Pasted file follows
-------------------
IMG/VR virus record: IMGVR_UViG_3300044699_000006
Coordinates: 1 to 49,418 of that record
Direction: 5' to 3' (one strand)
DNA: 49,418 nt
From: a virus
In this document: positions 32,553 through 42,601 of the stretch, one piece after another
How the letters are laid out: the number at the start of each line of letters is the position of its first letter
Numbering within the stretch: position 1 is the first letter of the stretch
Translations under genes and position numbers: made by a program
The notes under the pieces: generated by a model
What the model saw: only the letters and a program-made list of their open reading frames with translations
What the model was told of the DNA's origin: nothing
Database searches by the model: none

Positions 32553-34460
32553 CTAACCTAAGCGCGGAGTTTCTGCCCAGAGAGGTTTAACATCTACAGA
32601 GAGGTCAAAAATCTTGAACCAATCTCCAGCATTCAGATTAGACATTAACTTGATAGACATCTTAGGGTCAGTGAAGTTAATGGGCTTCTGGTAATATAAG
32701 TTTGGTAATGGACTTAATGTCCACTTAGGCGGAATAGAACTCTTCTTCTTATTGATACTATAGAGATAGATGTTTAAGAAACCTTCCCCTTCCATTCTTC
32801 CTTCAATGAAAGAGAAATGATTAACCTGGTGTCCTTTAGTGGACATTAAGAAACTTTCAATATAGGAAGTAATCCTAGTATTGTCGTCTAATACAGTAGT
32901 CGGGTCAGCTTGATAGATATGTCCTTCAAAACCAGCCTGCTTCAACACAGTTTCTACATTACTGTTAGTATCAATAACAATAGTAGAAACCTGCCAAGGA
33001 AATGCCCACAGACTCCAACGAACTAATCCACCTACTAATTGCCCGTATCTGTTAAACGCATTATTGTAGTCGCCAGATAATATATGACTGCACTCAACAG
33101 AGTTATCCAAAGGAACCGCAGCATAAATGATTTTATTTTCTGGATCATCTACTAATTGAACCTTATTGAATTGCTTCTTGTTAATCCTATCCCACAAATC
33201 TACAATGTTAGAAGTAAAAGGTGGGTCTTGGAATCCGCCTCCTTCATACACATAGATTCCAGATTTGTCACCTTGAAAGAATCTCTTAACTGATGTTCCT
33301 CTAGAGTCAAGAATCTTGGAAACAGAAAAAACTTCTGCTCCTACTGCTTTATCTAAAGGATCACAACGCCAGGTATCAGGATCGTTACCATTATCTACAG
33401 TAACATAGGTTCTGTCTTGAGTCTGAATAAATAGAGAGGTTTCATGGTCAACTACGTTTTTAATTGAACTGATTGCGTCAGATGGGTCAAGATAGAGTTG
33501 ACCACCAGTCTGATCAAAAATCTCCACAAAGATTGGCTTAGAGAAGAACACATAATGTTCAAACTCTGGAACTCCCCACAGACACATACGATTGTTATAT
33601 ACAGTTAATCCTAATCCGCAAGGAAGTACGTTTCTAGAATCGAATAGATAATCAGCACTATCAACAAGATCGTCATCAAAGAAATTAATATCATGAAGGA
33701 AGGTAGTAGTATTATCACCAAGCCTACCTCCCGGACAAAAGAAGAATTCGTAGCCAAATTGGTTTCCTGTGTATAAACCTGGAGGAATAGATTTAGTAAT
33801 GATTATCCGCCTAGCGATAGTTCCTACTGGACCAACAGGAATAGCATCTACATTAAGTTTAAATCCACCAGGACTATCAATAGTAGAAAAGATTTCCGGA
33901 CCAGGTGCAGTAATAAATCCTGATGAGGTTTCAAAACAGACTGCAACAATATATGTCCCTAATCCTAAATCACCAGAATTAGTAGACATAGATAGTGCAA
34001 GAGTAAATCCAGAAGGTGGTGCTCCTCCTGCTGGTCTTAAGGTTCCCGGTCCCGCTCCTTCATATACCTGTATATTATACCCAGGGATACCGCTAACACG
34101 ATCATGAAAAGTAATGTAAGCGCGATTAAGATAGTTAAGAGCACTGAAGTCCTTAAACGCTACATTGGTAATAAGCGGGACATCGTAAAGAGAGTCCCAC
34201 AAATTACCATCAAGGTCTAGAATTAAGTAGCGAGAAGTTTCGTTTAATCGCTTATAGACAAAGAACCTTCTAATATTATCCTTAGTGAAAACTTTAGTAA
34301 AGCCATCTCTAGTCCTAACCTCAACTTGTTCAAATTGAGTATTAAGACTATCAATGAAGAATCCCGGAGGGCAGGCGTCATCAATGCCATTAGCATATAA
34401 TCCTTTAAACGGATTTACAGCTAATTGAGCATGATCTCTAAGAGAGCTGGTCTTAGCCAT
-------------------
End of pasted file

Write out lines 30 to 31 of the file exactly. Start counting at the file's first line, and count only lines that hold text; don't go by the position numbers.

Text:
34001 GAGTAAATCCAGAAGGTGGTGCTCCTCCTGCTGGTCTTAAGGTTCCCGGTCCCGCTCCTTCATATACCTGTATATTATACCCAGGGATACCGCTAACACG
34101 ATCATGAAAAGTAATGTAAGCGCGATTAAGATAGTTAAGAGCACTGAAGTCCTTAAACGCTACATTGGTAATAAGCGGGACATCGTAAAGAGAGTCCCAC